pred_data = nengo_sim.predict_on_batch({nengo_input: tiled_data})
    for row in pred_data[nengo_output]:

Note that batch_size passed to get_test_batches and assigned to minibatch_size should be same, else it throws error.

I am now stuck at regularization of firing rates while batch training. I have implemented the following code on similar lines as in the tutorial with a difference of loss function and using layer names (strings) in place of nengo node objects.

tf_keras_model, inpt, otpt, conv0, conv1 = create_2d_cnn_model((28, 28, 1))
converter = nengo_dl.Converter(tf_keras_model)

with converter.net:
    output_p = converter.outputs[otpt]
    conv0_p = nengo.Probe(converter.layers[conv0])
    conv1_p = nengo.Probe(converter.layers[conv1])

batch_size, target_rate = 500, 250
def get_batches(batch_size):
  for i in range(0, train_images.shape[0], batch_size):
    ip = train_images[i:i+batch_size]
    label = train_labels[i:i+batch_size]
    yield ({
        "input_1": ip,
        "n_steps": np.ones((batch_size, 1), dtype=np.int32),
        "conv2d.0.bias": np.ones((batch_size, 32, 1), dtype=np.int32),
        "conv2d_1.0.bias": np.ones((batch_size, 64, 1), dtype=np.int32),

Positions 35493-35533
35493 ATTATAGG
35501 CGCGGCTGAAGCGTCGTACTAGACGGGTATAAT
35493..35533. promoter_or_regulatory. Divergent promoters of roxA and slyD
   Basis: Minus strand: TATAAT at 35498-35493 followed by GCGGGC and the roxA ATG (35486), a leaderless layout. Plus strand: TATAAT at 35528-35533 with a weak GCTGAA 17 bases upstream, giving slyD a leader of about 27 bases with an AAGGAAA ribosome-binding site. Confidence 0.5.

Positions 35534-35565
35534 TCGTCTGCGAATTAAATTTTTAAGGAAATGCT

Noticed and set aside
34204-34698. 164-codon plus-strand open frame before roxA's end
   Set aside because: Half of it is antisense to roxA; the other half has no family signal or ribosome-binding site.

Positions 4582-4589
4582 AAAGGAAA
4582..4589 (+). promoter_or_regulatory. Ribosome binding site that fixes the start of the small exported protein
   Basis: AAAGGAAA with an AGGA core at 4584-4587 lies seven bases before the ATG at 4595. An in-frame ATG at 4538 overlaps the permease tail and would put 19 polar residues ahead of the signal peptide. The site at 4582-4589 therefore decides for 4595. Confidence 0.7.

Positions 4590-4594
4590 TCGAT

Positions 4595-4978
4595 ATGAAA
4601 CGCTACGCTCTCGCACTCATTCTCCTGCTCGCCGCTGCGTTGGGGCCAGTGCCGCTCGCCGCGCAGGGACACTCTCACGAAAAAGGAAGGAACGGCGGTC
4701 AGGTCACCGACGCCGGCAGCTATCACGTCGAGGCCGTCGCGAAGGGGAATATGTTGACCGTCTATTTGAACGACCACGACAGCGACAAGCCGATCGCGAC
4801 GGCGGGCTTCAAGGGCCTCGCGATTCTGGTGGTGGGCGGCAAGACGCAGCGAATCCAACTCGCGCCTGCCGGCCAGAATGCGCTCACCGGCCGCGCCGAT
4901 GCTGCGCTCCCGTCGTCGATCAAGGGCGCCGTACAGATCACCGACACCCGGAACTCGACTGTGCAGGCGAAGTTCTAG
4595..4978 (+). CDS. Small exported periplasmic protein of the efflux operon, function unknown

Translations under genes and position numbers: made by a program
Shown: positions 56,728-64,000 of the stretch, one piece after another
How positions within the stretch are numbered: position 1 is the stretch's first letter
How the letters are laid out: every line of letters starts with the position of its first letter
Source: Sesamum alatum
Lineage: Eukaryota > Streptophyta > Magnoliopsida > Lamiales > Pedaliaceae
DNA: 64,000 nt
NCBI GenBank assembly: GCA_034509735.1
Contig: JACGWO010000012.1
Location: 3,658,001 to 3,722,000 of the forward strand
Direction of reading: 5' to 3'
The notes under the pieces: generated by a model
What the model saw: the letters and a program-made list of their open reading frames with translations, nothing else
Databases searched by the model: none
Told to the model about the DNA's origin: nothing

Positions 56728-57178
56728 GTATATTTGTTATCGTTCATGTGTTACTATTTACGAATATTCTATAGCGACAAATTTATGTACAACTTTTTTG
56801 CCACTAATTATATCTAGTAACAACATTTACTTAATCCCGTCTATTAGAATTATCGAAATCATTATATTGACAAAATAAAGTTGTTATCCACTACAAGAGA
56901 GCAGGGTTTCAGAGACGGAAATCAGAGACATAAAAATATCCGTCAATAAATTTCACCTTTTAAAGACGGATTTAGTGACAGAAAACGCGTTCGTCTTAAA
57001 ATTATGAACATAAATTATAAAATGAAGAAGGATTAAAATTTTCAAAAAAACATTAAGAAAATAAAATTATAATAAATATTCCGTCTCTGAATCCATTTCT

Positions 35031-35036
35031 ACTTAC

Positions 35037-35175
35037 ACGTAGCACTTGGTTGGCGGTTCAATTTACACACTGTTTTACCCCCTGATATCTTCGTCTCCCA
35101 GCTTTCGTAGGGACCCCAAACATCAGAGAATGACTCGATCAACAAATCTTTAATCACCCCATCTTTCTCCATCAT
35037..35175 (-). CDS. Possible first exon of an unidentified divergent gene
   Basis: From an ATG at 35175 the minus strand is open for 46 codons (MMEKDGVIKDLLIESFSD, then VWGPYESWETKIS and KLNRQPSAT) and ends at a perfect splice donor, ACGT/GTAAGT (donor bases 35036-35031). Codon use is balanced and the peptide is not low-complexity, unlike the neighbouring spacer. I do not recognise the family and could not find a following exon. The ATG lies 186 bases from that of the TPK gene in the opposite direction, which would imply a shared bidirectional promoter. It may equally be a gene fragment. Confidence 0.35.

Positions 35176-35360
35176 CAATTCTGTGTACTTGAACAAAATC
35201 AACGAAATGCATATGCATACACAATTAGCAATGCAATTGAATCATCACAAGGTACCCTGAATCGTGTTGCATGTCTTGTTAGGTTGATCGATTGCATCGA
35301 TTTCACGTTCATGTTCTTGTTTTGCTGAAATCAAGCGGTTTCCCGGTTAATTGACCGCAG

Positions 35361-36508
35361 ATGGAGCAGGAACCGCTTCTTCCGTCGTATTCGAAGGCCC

"dense.0.bias": np.ones((batch_size, 10, 1), dtype=np.int32)
        "dense.0": label,
        "conv2d.0": np.ones((train_labels.shape[0], 1, conv0_p.size_in)) * target_rate,
        "conv2d_1.0": np.ones((train_labels.shape[0], 1, conv1_p.size_in)) * target_rate,

with converter.net:
    output_p = converter.outputs[otpt]
    conv0_p = nengo.Probe(converter.layers[conv0])
    conv1_p = nengo.Probe(converter.layers[conv1])

with nengo_dl.Simulator(converter.net, minibatch_size=batch_size) as sim:
            output_p: tf.keras.losses.CategoricalCrossentropy(from_logits=True),
            conv0_p: tf.losses.mse,
            conv1_p: tf.losses.mse,
        loss_weights={output_p: 1, conv0_p: 1e-3, conv1_p: 1e-3}
  for epoch in range(10):
    data_generator = get_batches(batch_size)
        data_generator, epochs=1, steps_per_epoch=120)

It first of all throws some warning and then gets stuck at some step which leads to memory explosion on my system. I can see usage of all 16GB RAM + 30 GB Swap and then it ultimately crashes. During the entire event there is no computing activity on GPU. Even after replacing the string layer names with neon node objects, the story remains the same.

I am not sure what’s wrong. Please let me know. I will be happy to share the entire ready to execute script if someone needs it. Thanks!

It might be the probes that are eating up all of your memory. I believe by default they will keep track of all of their history, but you only care about the most recent weights. Try this line to disable the history:

Another config I use in my models is: